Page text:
FDI inflow weakens
Long-term equity investments into the Philippines dropped sharply in August and declined by almost as much in the first eight months of the year as global economic uncertainties dampened foreign businessmen’s sentiment toward the country, the central bank said.
According to the Bangko Sentral ng Pilipinas, foreign direct investments (FDIs) posted a net inflow of $416 million in August 2019, which was 45.1 percent lower than the $758 million in net inflow recorded in the same period last year.
The bulk of the net investment inflow for the month was in the form of investments in debt instruments—consisting mainly of intercompany borrowings or lending between foreign direct investors and their subsidiaries or affiliates in the Philippines—which reached $263 million compared to $534 million in the same period last year.
Nonresidents’ net equity capital investments dropped by 55.3 percent to $77 million from $172 million in the same month last year as the decline in placements from $187 million to $86 million outweighed the decrease in withdrawals from $16 million to $10 million.
Equity capital placements during the period came mostly from Japan, the United States, Hong Kong, Cayman Islands and Singapore. These investments were channeled mainly to manufacturing; real estate; financial and insurance; information and communication, and wholesale and retail trade industries.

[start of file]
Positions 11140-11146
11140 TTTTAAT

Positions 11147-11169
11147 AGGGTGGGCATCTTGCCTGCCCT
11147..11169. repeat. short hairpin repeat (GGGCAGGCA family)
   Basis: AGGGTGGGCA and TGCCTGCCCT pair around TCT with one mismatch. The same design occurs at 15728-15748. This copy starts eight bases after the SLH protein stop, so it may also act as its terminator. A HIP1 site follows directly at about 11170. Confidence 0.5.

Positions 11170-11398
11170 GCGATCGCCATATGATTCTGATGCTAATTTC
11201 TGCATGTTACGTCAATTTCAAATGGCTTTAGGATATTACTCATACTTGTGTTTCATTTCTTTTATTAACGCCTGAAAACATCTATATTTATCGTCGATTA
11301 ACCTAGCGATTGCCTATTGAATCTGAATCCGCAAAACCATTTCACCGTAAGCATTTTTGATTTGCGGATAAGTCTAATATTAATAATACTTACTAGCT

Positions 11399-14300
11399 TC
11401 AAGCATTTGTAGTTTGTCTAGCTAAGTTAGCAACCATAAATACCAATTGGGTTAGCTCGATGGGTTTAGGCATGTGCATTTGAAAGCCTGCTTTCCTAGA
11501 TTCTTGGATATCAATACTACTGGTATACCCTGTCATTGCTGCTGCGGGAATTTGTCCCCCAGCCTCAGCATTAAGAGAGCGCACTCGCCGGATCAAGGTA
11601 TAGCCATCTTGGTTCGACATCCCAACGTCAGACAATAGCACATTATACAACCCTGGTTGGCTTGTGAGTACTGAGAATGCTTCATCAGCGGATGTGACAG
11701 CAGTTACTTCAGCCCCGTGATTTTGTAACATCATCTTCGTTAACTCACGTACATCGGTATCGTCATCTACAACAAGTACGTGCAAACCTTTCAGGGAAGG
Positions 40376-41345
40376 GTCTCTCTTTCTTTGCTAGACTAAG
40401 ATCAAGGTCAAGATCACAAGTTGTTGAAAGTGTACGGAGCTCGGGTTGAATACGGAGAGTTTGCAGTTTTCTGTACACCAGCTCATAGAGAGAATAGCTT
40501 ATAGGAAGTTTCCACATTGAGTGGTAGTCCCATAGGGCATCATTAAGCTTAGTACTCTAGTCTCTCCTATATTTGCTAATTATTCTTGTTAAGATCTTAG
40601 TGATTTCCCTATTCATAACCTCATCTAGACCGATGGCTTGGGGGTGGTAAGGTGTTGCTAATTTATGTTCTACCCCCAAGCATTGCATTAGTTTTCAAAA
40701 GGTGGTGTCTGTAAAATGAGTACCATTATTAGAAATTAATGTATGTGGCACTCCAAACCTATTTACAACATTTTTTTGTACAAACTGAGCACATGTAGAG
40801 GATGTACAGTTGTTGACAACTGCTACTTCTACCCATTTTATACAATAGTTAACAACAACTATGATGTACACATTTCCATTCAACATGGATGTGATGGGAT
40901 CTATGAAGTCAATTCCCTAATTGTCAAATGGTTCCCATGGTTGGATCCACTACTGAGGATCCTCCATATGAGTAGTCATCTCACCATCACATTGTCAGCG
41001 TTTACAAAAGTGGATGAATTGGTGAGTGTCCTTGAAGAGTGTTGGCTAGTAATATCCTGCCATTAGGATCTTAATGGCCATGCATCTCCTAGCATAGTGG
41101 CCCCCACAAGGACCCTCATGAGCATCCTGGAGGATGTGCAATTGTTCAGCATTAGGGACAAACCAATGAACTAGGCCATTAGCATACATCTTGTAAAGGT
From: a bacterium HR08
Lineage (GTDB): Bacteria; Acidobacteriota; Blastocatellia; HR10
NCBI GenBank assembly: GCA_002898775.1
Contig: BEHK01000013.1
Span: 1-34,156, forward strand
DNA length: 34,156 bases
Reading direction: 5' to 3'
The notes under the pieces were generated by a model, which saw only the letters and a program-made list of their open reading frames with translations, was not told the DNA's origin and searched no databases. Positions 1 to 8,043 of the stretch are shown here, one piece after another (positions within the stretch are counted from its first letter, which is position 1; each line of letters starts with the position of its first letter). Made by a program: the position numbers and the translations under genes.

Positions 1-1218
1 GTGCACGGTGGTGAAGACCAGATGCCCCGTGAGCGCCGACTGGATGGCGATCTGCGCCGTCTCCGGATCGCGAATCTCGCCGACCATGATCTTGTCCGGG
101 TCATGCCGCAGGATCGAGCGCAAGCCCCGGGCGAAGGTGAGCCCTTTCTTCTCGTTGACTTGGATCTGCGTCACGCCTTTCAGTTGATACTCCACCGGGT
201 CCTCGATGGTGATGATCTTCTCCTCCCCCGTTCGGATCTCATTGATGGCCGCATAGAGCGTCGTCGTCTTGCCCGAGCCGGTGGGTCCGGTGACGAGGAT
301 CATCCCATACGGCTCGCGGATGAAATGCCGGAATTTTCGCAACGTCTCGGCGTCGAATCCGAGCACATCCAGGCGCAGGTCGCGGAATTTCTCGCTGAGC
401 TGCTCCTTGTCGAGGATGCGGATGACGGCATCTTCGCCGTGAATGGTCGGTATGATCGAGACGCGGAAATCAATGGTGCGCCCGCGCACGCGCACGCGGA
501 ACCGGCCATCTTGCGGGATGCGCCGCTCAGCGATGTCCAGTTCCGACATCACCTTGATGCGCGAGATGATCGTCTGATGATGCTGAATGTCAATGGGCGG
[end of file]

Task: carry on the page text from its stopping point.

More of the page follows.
Reinvestment of earnings expanded by 46 percent to $77 million from $53 million in the same month last year.
On a cumulative basis, FDI net inflow of $4.5 billion was recorded for the January-August 2019 period, lower by 39.7 percent than the $7.5 billion in net inflow last year.
“The ongoing uncertainty in the global environment continued to dampen investor sentiment, which caused postponements in investment plans,” the central bank said.
It added that the decline in FDIs resulted from the contraction in nonresidents’ net investment in debt instruments during the period by 32.5 percent to $3.3 billion from $4.9 billion and equity capital by 73.4 percent to $536 million from $2 billion.
Net equity capital investments declined as placements dipped by 49.6 percent to $1.1 billion from $2.2 billion, coupled with the 195.6 percent increase in withdrawals to $578 million from $196 million.
Equity capital placements during the period were sourced largely from Japan, the United States, Singapore, China and South Korea.
The industries that benefited from these capital infusions were financial and insurance; real estate; manufacturing; transportation and storage, and administrative and support service. Meanwhile, reinvestment of earnings increased by 15.6 percent to $671 million from $581 million in the comparable period in 2018.
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